By: Melissa Cronin
The savage Canadian seal hunt has begun once again, as commercial hunters take to vessels to seek out young seals. The Canadian government allows 400,000 harp seal to be killed, despite court challenges in Europe and renewed backlash from animal advocates who say it is incredibly inhumane and ruthless. The hunt is carried out both for meat and for fur — though animal advocates contend that the fur industry fuels the majority of the demand.
According to Rebecca Aldworth, executive director of the Canadian wing of Humane Society International, 15 boats will participate in the hunt off the coast of Newfoundland. She noted to CTV News that the market for seal products is closed in the U.S., most of Europe and Russia, because of a World Trade Organization ban on the products. (There is an exemption for Inuit hunters.) Canada’s hunt survives mainly on government subsidies.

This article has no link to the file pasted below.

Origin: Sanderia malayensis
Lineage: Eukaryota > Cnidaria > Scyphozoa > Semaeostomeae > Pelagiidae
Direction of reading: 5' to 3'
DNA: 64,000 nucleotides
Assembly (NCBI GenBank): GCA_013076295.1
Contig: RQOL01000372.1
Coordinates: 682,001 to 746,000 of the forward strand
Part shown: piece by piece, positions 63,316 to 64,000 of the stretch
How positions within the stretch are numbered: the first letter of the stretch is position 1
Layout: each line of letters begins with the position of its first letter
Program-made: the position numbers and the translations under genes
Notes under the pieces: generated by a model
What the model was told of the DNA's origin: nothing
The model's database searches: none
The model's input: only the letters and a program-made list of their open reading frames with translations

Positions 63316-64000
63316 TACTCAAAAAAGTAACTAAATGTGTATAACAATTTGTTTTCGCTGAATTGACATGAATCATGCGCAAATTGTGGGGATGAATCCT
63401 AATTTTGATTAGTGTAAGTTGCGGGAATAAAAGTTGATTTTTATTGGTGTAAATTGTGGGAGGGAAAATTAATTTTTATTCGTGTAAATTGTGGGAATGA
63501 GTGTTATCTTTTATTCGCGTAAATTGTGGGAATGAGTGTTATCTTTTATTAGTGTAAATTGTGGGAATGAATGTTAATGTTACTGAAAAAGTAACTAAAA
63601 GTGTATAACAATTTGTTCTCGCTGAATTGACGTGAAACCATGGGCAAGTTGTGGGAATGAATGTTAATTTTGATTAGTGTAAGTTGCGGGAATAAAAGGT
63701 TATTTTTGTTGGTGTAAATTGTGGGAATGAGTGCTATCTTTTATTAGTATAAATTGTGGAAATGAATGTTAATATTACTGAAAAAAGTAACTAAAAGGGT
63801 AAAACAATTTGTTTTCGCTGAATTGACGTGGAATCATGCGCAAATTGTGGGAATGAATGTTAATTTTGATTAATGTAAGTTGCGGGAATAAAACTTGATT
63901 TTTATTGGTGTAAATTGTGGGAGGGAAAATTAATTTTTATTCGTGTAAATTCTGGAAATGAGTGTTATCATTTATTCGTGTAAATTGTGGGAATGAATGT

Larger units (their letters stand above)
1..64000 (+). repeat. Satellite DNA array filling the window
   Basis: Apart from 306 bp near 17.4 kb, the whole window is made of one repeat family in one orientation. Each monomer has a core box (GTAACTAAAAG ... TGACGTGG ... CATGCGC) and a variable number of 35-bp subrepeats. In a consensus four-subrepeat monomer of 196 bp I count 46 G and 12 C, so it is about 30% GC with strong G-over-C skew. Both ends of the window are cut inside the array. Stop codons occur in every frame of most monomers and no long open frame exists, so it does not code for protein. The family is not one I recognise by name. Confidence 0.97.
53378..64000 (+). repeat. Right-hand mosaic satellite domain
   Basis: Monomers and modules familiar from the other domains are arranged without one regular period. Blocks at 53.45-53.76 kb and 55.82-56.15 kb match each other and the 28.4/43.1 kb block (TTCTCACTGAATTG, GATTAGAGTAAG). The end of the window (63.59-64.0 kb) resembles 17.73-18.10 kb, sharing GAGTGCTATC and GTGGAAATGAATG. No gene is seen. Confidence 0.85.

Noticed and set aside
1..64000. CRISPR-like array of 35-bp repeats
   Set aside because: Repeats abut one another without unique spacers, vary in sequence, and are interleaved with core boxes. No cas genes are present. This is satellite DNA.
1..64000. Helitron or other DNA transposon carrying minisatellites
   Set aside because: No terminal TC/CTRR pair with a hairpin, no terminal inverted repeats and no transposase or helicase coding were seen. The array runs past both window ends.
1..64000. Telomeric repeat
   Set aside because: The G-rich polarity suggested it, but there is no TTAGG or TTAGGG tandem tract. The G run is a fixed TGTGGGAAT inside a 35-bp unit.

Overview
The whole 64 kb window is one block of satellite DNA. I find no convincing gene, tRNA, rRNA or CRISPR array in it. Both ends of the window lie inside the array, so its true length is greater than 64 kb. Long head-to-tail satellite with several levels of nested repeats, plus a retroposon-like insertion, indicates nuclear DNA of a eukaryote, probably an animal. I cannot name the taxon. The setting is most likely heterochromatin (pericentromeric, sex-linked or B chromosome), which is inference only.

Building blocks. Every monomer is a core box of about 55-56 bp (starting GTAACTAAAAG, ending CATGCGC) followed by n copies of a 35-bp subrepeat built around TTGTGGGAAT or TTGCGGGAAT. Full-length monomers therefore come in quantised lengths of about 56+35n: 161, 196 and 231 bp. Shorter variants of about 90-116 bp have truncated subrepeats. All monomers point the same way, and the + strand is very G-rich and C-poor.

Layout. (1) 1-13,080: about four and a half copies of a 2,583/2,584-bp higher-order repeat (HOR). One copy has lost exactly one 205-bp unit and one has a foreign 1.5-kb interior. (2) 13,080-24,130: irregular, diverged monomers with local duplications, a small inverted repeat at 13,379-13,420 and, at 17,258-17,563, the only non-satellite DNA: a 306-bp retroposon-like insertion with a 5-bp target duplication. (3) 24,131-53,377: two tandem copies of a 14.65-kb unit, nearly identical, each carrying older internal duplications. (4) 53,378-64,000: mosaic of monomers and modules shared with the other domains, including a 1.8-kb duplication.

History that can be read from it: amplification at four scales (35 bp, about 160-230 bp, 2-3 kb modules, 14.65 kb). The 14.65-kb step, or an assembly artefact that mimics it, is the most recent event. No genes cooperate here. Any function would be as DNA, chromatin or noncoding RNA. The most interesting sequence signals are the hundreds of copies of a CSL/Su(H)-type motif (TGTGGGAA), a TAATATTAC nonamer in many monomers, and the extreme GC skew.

“From a market perspective, the seal hunt is very much over,” Aldworth said. “Markets around the world have closed … It’s an industry that’s limping along on credit and subsidies.”
The slaughter, which proponents argue is a tradition that dates back centuries in Inuit culture, targets seals that are about 3 to 4 months old for their meat but more so for their pelts. Many people argue that the approved method for killing — clubbing — is inhumane.
“It will never come back to previous levels,” said Sheryl Fink, wildlife campaigns director for the International Fund for Animal Welfare. “Europeans don’t want products from an inhumane, wasteful and unnecessary industry.”
The Humane Society is leading the charge against the hunt, calling on people to boycott Canadian seafood and seal products, and urge Prime Minister Harper to shut down the industry for good with a federal buyout. You can find out more about efforts to stop the hunt and how you can help here.